Tuesday, January 25, 2011

Injunction Preserves McDonald’s Franchises Pending Trial of Renewal Claims

This posting was written by Pete Reap, Editor of CCH Business Franchise Guide.

A franchisee of several McDonald’s restaurants was reasonably likely to succeed on the merits of his claim that the franchisor had agreed to renew his three franchises with fewer than five years remaining on the agreements, a California trial court has decided. Moreover, the balance of the harms tipped strongly in favor of a preliminary injunction allowing the franchisee to continue operating the three McDonald’s franchises pending a full adjudication on his claims. Accordingly, the franchisee’s request for a preliminary injunction was granted.

A concurrent request by McDonald’s for a preliminary injunction to prevent the franchisee’s “unauthorized use” of its trademarks at the three restaurants was denied.

Offer to Extend Franchises

Shortly after purchasing seven existing restaurants from another franchisee (including the three at issue), the franchisee alleged that McDonald’s had made a written offer to extend the agreements for the three restaurants for a 20-year term and that the franchisee had mailed McDonald’s an acceptance.

A McDonald’s employee admitted that she sent a letter offering a new 20-year term for one of the franchises, but testified that she never received a response. She further alleged that she left a voicemail with the franchisee about the offer and sent a follow-up letter after the offer expired, but never received any reply.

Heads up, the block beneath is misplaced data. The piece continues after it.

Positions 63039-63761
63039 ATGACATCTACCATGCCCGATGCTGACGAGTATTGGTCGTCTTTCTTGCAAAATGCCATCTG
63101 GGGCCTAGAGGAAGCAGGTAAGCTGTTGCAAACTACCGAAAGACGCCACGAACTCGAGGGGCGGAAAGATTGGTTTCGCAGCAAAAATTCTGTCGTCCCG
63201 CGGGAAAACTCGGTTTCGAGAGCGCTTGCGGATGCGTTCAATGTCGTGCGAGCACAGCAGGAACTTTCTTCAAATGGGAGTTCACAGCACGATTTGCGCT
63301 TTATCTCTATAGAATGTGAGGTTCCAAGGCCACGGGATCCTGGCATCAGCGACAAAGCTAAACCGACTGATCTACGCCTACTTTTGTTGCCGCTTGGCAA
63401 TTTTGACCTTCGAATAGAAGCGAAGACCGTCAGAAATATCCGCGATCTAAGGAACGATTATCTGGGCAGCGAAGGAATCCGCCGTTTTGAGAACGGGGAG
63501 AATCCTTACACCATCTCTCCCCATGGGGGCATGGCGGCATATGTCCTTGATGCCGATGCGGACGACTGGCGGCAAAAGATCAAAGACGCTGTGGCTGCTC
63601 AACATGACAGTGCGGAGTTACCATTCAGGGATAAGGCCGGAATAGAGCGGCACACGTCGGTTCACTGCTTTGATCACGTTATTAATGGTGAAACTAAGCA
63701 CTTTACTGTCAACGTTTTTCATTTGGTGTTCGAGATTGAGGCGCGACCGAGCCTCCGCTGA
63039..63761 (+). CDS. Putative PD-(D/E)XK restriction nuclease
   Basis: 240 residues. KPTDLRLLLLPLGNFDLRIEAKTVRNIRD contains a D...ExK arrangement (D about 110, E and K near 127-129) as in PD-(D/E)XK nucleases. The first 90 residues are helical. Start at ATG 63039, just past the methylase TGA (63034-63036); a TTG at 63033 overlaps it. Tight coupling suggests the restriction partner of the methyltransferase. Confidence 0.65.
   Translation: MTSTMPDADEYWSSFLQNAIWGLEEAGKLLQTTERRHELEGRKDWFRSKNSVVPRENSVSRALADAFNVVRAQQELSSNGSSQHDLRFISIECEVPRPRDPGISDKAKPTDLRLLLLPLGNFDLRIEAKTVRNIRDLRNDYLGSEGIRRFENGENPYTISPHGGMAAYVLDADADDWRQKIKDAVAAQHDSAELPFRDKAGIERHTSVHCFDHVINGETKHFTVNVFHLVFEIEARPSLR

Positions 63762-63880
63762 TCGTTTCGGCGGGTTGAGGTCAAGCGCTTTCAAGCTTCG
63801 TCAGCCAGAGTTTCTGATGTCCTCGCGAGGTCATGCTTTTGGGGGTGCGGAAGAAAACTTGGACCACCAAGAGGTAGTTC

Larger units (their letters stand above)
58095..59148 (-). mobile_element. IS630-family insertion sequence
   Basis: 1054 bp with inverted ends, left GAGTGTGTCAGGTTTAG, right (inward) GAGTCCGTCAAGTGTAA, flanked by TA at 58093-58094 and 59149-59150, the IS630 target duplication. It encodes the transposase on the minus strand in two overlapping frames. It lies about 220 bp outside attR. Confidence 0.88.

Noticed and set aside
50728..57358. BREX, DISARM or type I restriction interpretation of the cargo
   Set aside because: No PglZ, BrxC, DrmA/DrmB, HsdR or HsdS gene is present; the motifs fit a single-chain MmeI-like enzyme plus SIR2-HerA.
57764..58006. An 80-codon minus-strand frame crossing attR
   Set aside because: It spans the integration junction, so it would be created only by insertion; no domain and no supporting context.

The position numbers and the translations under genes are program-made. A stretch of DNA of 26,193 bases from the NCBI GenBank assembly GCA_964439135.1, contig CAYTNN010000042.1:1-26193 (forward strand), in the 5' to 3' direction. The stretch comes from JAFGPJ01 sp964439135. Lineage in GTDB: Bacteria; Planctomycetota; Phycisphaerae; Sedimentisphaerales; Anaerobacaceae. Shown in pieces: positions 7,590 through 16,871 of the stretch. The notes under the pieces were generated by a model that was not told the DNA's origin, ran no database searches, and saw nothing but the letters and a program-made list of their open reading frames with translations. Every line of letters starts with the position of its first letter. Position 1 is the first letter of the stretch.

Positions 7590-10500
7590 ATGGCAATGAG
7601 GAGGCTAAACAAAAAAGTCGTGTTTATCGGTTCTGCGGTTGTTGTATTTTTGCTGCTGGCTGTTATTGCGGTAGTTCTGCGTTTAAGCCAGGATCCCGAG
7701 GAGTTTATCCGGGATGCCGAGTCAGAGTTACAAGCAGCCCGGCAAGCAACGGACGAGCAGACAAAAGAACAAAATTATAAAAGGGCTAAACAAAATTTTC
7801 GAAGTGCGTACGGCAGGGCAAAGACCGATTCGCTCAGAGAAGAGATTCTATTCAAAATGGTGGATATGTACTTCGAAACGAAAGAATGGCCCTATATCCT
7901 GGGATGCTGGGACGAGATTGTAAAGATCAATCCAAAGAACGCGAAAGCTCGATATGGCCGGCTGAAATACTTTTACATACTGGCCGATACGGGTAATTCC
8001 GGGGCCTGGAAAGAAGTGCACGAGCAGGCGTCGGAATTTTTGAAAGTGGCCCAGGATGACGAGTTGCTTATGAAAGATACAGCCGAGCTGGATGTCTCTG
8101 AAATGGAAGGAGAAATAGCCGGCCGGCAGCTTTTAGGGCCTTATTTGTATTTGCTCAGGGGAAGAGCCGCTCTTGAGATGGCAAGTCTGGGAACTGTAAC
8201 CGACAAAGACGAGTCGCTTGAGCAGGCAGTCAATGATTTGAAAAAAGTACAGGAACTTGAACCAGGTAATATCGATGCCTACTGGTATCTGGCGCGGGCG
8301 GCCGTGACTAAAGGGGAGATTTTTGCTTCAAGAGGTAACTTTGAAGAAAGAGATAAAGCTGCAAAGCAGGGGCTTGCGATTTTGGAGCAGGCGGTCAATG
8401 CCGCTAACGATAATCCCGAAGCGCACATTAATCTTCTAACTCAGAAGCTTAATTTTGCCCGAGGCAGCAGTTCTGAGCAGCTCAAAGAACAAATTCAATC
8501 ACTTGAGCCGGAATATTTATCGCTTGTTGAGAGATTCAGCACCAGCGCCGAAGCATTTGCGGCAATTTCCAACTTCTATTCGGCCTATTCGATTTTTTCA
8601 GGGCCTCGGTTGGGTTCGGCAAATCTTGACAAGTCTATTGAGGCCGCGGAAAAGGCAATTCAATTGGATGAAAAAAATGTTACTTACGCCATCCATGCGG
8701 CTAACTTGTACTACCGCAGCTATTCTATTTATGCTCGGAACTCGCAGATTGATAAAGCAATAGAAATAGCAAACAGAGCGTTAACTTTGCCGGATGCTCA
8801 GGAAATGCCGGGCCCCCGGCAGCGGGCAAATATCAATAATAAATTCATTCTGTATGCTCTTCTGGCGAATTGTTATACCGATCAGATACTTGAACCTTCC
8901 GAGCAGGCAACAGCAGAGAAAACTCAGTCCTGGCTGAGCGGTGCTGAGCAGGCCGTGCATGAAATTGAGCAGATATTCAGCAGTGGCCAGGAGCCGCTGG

At trial, a jury could interpret the assignment agreement by which the franchisee acquired the seven additional franchises in accordance with a broader understanding between the parties under which McDonald’s had agreed to grant the franchisee franchise extensions for those that were due to expire soon, the court determined.

In fact, the evidence indicated it would have been "extraordinary, harsh and unjust" if the franchisee had been expected to invest the $10.5 million that he invested in the acquired franchises only to have several of them expire without extension within five years.

While acknowledging that some evidence could be considered as supporting either side, the court found a reasonable likelihood that the trier of fact would accept the franchisee’s view of the evidence.

Balance of Harms

The franchisor argued that allowing the franchisor to continue operating the franchises after expiration of the franchise agreements would be “potentially damaging” to its business model, goodwill, and trademarks. However, there was no showing that the McDonald’s brand was suffering from the franchisee’s operations. The franchisee had a long history of protecting the brand and had no interest in damaging it at this point.

In contrast, there was a real possibility of serious and possibly catastrophic results for the franchisee if the three franchises were turned over to McDonald’s. Thus, the balance of harms clearly favored the franchisee, the court ruled.

The decision is Husain v. McDonald’s Corp., Superior Court, Marin County, California, CCH Business Franchise Guide ¶14,530.

1 comment:

Anonymous said...

McDonald's has bullied franchisees for years under threat of taking stores and too many franchisees have folded and walked away. No franchisee enters into an agreement expecting for the relationship to end at the 20 year term limit; the expectation is renewal. McDonald's has been utilizing threat to deny rewrites for some time now to control pricing, national marketing, and franchise behavior. Kudos to Husain for standing his ground. Maybe more will join suit.